Home furnishings retailer Pier 1 Imports (NYSE:PIR) got a lot of its old customers - and probably some new ones - back during the company's fiscal second quarter. In the fiscal second quarter ended August 28, Pier 1 reported a profit of $14.4 million, or 12 cents a share, compared with a prior-year loss of $15.8 million, or 17 cents a share. This earnings record is even more impressive as shares outstanding increased 28% year over year.
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Improving Its Own House
During the quarter, Pier 1 was making fewer markdowns on its inventory, a great sign that the company is doing a better job managing its inventory with products that customers want. During the quarter the company experienced a 600 basis point increase in its merchandise margin to 58% from 52%, respectively. In addition, comparable store sales, or sales for stores open over a year, increased 11% versus a decline of 7.6% in the year ago quarter. Gross margins improved to 37% of sales versus 28.5% a year ago. For a retailer, these types of margins are hard to beat. If Pier 1 can keep benefiting from management's initiatives, then this quarter could be a sign of things to come.
Inventory is the Key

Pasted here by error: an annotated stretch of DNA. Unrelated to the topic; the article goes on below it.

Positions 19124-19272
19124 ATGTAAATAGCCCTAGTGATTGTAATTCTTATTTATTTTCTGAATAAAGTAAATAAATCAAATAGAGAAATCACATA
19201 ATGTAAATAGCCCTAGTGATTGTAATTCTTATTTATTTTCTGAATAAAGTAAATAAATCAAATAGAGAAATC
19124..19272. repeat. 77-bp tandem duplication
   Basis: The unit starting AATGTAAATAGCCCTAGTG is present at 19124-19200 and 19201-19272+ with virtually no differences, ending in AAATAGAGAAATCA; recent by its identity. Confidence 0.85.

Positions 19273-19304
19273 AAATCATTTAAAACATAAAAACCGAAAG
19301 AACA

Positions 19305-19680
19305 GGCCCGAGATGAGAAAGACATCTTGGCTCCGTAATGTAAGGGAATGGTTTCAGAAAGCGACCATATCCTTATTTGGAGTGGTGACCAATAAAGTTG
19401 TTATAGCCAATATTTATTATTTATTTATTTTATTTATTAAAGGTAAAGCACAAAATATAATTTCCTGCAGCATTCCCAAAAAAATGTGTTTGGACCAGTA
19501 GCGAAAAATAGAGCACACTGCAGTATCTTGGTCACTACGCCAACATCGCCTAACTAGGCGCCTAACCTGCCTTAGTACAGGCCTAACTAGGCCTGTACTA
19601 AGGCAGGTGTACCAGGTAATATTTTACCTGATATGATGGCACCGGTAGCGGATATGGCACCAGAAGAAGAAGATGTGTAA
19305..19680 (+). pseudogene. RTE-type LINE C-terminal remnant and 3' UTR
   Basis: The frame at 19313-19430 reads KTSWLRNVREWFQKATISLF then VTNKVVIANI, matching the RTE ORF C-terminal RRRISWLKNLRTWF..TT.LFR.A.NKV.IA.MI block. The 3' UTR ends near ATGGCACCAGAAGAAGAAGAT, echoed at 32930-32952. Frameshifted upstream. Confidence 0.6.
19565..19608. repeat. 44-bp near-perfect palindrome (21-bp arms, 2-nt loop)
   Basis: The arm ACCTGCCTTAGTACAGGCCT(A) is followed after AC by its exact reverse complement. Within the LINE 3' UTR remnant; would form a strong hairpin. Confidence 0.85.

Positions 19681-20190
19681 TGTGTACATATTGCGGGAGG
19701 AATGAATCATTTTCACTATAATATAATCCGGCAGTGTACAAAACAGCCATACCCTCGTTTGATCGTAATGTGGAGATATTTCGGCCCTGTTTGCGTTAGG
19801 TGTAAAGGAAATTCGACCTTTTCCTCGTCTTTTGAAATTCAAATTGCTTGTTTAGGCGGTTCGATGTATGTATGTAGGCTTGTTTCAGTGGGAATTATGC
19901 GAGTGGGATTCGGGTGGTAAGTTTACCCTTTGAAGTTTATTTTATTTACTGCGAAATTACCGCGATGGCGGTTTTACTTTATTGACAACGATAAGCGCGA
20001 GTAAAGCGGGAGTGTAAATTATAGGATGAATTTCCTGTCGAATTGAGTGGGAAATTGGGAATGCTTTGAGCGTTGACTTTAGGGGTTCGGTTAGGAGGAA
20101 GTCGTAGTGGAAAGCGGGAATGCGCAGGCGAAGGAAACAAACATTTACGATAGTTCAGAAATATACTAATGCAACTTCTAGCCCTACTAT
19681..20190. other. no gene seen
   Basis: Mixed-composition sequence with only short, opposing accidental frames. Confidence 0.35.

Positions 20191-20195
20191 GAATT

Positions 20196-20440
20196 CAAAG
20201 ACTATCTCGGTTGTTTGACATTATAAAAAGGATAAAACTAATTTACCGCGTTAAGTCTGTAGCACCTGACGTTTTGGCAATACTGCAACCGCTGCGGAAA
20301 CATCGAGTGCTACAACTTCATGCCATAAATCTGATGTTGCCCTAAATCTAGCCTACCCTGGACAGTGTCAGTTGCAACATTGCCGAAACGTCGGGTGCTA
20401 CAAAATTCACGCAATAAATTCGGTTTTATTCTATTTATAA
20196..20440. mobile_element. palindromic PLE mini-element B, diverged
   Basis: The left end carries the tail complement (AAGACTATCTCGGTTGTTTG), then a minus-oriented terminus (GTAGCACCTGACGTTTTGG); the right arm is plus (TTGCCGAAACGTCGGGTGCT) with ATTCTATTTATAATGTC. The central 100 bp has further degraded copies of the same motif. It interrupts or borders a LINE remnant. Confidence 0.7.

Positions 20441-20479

In retailing, inventory management is the holy grail - especially when you are dealing with fashion and furnishings. Today's hot item could be tomorrow's dud. If that item can't get sold, it can quickly eat away at margins. Pier 1 did a great job of handling its inventory in the quarter. Going forward, it will be more important than ever for the company to continue its successful execution of inventory management. As it now stands, the company's inventory is $350 million against equity of $330 million. An inventory write-off could really hurt the balance sheet.
Compare this with $1.8 billion in inventory at Bed Bath and Beyond (Nasdaq:BBBY) against over $3.6 billion in equity. Haverty's, a more traditional furniture retailer holds $89 million in inventory against $250 million in equity. Inventory management can have a profound effect on the overall success of a retailer especially when that inventory consists of the latest fashions which can be marked down significantly in a short amount of time. Stores like discount fashion retailer TJX (NYSE:TJX), which has $2.8 billion in inventory against $2.9 billion in assets, may be at a slight advantage since most of its inventory purchases are already done at discounted prices.
Sales Cure Ails
If Pier 1 can continue to increase the number of customers walking in the door, then the company will likely continue to deliver attractive results. (For related reading, take a look at Analyzing Retail Stocks.)
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